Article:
Grab the ESP LTD F-2E guitar when you're ready to rock hard and loud. The mahogany body's sharp lines and beveled edges scream metal with power and style. Easily reach a full 2 octaves per string with the F-2E's blazing fast, 24 extra-jumbo frets on an ebony fretboard.
cobain42, on november 15, 2012 6 of 6 people found this review helpful
Price paid: $ 529.99
Purchased from: Mundt music
Features: Ok, this guitar was made in 2008 in Vietnam. It's not mass produced yet (as of Feb. 15, 2008). I am really lucky for finding one of the early ones. but on with the review, this guitar has 24 XL jumbo frets on an ebony fingerboard. It has a maple neck (through body), which really adds on to the sustain. The body is mahogany with an ebony top. for those of you Who are wondering ebony is more bright than mahogany, almost like alder tonally. The finish is see through gloss, so the wood grain kind of makes you look like your playing a table. The pickups have coil taps and are designed by emg & ESP, but I'm not sure of the models. It has a Floyd Rose style bridge, which can really let you do those divebombs, whines etc. with the greatest of ease. But it didn't come with any sort of case/bag so a nine on features. // 9
Sound: This guitar suits my style perfectly. It can get really hi-gain crunch, or almost Strat like tones on clean with the coil tap. it's acctually very versatile. I'm running it through a DigiTech EX-7 on the metal zone and univibe setting usually. For an amp, I'm using a Peavey Valveking, which has great cleans, but the distortion is a bit lacking in the gain department, so that's where the pedal comes in. With the coil tap engaged it's very bright, just a little hollow though. With it disengaged, it's very full and more mellow. // 10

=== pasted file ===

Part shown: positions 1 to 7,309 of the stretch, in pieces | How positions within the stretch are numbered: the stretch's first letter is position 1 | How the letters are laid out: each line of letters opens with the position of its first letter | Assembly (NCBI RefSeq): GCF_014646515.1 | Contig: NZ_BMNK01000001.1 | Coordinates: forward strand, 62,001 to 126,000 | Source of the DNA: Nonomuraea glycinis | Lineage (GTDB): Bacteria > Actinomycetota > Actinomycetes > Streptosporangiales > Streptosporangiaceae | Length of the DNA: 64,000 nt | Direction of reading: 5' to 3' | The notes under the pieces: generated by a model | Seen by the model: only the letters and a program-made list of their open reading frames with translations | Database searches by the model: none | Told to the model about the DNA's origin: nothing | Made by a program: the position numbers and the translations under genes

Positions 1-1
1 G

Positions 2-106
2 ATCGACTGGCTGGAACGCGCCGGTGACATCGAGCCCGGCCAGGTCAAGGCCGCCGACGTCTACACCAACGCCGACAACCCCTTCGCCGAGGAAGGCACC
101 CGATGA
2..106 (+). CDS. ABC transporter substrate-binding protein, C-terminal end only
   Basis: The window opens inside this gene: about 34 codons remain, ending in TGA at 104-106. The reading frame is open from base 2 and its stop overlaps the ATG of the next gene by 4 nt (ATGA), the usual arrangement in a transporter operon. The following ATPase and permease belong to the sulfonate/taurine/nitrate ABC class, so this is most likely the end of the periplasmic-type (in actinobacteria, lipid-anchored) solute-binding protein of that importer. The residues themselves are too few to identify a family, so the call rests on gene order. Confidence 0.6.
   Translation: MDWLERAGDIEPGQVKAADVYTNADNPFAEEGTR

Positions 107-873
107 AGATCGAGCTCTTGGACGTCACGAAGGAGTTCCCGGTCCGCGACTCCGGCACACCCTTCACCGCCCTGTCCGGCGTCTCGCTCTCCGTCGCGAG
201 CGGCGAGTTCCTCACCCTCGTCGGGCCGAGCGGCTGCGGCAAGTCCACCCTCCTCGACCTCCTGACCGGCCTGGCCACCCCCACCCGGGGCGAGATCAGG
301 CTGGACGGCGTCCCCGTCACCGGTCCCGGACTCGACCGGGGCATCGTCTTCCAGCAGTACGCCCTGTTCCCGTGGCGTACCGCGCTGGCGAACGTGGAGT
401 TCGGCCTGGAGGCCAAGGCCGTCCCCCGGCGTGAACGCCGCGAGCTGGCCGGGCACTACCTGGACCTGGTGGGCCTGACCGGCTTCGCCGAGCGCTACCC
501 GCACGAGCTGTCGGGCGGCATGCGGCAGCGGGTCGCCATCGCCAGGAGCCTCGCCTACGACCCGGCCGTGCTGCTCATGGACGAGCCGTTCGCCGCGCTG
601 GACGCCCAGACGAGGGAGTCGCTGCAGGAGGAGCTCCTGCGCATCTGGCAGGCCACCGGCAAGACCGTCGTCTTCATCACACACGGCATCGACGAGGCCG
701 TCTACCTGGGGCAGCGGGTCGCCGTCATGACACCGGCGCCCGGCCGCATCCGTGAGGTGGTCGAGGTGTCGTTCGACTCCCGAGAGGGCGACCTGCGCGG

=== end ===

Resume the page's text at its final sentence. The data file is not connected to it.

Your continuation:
Action, Fit & Finish: The action was a little loose, but comfortable and with no fret buzz. The pickups are adjusted fine, the wood grain matches perfectly, and the guitar overall has no flaws that I've found yet. // 10
Reliability & Durability: I've only had this guitar for a few hours, but I've been playing the whole time, so in the sound and everything, I'm pretty sure, but for this part, it's kinda hard. But from what I can tell this guitar could definitely take some punishment. Ebony is a hard, dense wood that will not likely dent, ding etc. the hardware will totally last. I could definitely depend on this guitar in a gig situation, with no backup. It balances perfectly on a strap. // 10
Overall Impression: I mostly play alice in chains, which is pretty much a great way to identify how I play, soft bright clean and heavy ditortion. This guitar does perfectly in both. I own a Gibson SG faded, which is also a great guitar, but a little dark on the cleans, a Peavey valveking, the 4/12, a cube 30, and a Peavey blazer. I asked the guy at mundt music (my local music store) all about this guitar, so no problem there. If I lost this guitar I would get so pissed, definitely buyanother one when it comes out in march or april. So far everything is great, sound, function, action, everything. The floyd is probably my favorite feature, I've always wanted one just for versatility. It's got everything I would want, except, instead of having a locking nut, I would like locking tuners, just for easier tuning. // 10
Realityburn, on march 20, 2013 0 of 0 people found this review helpful
Price paid: $ 300
Purchased from: Lidgett Music
Features: I picked up this LTD F-2E about 2 months ago used for $300 from my local music store. It's a 2008 model, made in Vietnam. From what I've heard, ESP only made about 450 of these, so it's a somewhat rare guitar. One of the main things that prompted me to buy it is the unique combination of wood that went into constructing it. It has a 5 piece maple/mahogany neck (instead of the more common maple/walnut) with an ebony fretboard, and it has a mahogany body with an ebony top. Its neck-thru construction is obvious because they just left it natural. Transparent gloss finish shows off the grain nicely. It's an F-series guitar, so the shape isn't for everyone, but it suits me well.
The hardware runs the gamut from decent to just bad, which is a shame because this guitar could have been amazing if they hadn't skimped on the hardware they put on it. That said, it's still very nice. The tuning pegs are, well, they're tuning pegs. It has a locking nut and a Floyd Rose-looking piece of metal holding the strings on, so the tuning pegs aren't doing much besides getting the strings in the ballpark of in tune. They're the standard ESP tuning pegs that go on pretty much every LTD ever built. The locking nut does its job. No issues with string slippage so far, and I'm not anticipating having any.